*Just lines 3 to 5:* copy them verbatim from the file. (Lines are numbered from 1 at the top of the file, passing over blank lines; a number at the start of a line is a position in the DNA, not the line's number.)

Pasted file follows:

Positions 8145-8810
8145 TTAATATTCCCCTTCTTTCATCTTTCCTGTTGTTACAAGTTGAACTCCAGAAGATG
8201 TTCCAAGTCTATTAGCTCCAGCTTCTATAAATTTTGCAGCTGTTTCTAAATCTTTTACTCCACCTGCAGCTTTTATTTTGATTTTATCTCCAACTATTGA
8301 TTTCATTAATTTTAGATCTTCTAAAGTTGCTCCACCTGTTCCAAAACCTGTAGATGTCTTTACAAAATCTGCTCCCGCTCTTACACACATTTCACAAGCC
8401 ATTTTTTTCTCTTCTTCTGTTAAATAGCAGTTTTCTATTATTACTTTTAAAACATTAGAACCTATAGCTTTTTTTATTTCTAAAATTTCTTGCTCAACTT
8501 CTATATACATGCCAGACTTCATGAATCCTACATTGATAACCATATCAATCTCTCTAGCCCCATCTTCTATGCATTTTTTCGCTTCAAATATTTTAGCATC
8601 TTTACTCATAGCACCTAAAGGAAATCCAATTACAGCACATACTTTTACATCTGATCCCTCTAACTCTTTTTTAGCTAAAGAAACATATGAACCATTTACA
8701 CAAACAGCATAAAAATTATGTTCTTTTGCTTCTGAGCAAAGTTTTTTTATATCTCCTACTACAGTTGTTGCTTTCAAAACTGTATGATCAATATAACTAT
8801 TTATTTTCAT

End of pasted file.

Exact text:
8201 TTCCAAGTCTATTAGCTCCAGCTTCTATAAATTTTGCAGCTGTTTCTAAATCTTTTACTCCACCTGCAGCTTTTATTTTGATTTTATCTCCAACTATTGA
8301 TTTCATTAATTTTAGATCTTCTAAAGTTGCTCCACCTGTTCCAAAACCTGTAGATGTCTTTACAAAATCTGCTCCCGCTCTTACACACATTTCACAAGCC
8401 ATTTTTTTCTCTTCTTCTGTTAAATAGCAGTTTTCTATTATTACTTTTAAAACATTAGAACCTATAGCTTTTTTTATTTCTAAAATTTCTTGCTCAACTT